WASHINGTON, May 10, 2009 – The Massachusetts Broadband Institute on Wednesday announced that it would work with the MassGIS, the state’s Office of Geographic and Environmental Information, to begin to develop a block-level map of broadband infrastructure.
The project is expected to take four months, and will focus on the unserved and underserved communities in Berkshire, Franklin, Hampshire and Hamden counties in the western portion of the state.
The announcement once again puts Massachusetts at the forefront of the states that have developing policies pertaining to broadband infrastructure and deployment.
In August, Gov. Deval Patrick (D) signed legislation devoting $40 million of state resources to ensuring broadband availability to every citizen of the state.
The passage of the fiscal stimulus legislation with $7.2 billion for broadband, also known as the American Recovery and Reinvestment Act, has led Massachusetts to also aim to tap into the federal funds to leverage its state resources.
According to the press release about the partnership, the map “will incorporate multiple data sets into one map, creating an extensive inventory of existing assets and a detailed picture of where broadband gaps need to be addressed.” The press release about the agreement is here. [PDF]
“This project will provide a way to incorporate public input regarding coverage gaps experienced by Massachusetts residents and will put more sophisticated data to work in support of Governor Patrick’s goal to bridge the digital divide in Massachusetts by 2011,” said Sharon Gillett, who was named MBI director last month.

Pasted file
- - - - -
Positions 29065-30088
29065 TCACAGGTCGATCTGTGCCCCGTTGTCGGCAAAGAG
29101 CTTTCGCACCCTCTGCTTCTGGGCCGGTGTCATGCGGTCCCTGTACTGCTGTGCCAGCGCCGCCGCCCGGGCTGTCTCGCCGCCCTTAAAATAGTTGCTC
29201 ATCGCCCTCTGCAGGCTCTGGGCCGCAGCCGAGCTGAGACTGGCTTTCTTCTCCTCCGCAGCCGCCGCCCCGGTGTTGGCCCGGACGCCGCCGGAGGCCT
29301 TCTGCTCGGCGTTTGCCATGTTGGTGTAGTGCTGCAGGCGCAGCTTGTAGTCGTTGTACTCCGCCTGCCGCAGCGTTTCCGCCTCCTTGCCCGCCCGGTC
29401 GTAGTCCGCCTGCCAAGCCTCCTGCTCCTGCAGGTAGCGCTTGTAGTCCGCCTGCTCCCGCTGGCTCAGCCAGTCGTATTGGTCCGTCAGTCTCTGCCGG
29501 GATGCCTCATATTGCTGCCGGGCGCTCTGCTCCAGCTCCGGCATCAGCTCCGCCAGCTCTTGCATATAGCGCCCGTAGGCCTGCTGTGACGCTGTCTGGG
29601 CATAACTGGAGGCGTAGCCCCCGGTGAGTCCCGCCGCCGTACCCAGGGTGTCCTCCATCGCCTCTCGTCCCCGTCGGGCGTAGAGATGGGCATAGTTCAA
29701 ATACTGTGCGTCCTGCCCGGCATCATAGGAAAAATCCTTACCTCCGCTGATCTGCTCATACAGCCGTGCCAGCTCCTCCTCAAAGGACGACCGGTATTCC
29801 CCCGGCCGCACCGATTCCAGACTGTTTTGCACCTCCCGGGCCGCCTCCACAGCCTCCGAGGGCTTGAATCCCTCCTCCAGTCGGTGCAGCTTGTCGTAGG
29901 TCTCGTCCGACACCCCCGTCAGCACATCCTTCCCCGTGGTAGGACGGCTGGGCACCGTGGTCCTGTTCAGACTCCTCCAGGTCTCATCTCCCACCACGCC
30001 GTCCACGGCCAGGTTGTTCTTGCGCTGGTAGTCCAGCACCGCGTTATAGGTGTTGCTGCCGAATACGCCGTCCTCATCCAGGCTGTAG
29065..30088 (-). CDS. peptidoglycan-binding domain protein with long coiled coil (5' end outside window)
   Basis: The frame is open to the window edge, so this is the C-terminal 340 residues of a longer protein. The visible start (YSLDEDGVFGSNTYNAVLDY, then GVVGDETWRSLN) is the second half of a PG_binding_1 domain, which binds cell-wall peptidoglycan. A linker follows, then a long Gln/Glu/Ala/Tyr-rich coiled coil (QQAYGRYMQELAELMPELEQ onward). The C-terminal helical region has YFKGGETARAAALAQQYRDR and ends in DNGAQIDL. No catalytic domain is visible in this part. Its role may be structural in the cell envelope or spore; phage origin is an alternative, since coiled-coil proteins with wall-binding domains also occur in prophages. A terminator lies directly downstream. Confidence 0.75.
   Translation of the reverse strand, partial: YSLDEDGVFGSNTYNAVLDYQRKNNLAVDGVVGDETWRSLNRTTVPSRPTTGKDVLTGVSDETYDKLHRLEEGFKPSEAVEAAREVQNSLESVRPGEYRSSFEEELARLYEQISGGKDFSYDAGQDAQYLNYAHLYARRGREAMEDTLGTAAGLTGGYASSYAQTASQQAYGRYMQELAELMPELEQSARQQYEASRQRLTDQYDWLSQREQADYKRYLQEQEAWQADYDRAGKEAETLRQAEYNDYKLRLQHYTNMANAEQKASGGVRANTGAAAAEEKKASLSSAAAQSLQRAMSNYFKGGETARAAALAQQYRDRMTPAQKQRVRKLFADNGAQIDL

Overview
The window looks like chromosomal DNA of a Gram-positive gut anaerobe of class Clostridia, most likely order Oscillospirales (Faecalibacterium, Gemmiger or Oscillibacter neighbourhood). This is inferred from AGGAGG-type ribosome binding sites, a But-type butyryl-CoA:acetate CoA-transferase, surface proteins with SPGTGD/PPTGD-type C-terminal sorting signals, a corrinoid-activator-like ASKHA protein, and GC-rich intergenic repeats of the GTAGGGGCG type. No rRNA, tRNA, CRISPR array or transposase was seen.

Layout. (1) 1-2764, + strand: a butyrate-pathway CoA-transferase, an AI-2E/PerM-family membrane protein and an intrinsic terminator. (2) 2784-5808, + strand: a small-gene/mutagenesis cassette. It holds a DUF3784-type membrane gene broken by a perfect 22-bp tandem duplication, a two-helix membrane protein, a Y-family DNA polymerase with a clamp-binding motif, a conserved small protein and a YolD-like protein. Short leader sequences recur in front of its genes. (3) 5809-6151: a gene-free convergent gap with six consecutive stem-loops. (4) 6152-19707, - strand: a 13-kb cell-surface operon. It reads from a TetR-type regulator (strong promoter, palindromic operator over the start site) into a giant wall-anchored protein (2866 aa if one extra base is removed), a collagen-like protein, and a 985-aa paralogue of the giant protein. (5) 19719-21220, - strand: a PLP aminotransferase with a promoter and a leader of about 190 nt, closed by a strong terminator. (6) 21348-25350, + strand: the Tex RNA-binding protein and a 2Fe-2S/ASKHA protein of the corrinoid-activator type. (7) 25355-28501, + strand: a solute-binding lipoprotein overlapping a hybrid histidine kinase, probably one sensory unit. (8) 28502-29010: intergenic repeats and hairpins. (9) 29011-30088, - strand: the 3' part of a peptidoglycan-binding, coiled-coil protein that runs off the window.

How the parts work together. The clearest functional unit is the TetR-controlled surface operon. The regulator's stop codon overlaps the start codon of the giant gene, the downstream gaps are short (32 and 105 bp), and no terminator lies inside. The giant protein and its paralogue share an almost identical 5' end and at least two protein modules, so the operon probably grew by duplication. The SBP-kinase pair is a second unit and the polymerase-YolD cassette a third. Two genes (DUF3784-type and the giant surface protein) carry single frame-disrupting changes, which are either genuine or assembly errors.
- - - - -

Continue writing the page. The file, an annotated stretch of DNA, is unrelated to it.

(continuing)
Gillett had been the head of the Massachusetts Department of Telecommunications and Cable before taking the position as the head of MBI.
“In addition to helping the MBI make immediate operational and investment decisions in western Massachusetts, the interactive GIS platform created will be scalable in the longer term and well positions Massachusetts for state-wide mapping with federal funding through the Recovery Act,” said Gillett.
“This mapping project is a critical next step towards prioritizing specific and targeted broadband investments,” said Secretary of Housing and Economic Development Greg Bialecki.
Housing and Economic Development officially announced the partnership with the Massachusetts Executive Office of Environment Affairs. MassGIS, or the Office of Geographic and Environmental Information, officially operates out of that agency.
Massachusetts’ existing broadband map is available here. [1.65 Mb PDF] It is based upon information about which carriers offer broadband within a particular township or ZIP code.
Because the state makes the underlying data about the names of the carriers publicly available, independent entities are able to make sure of the information.
BroadbandCensus.com has incorporated the carrier-specific information from Massachusetts into its public database of the Broadband SPARC – or local broadband speeds, prices, availability, reliability and competition.
In a presentation to the Commerce Department’s National Telecommunications and Information Administration, Gillett released two additional maps that show carrier-specific cable, telecommunications and wireless service footprints within Massachusetts. These Massachusetts maps are available on the NTIA web site. [PPTX]
In the NTIA presentation, Gillett also made the following point: “Transparency and accountability demand that if maps inform how public funds are spent, map data can be reviewed publicly.” The Gillett presentation to the NTIA is also available on the NTIA web site. [PPT]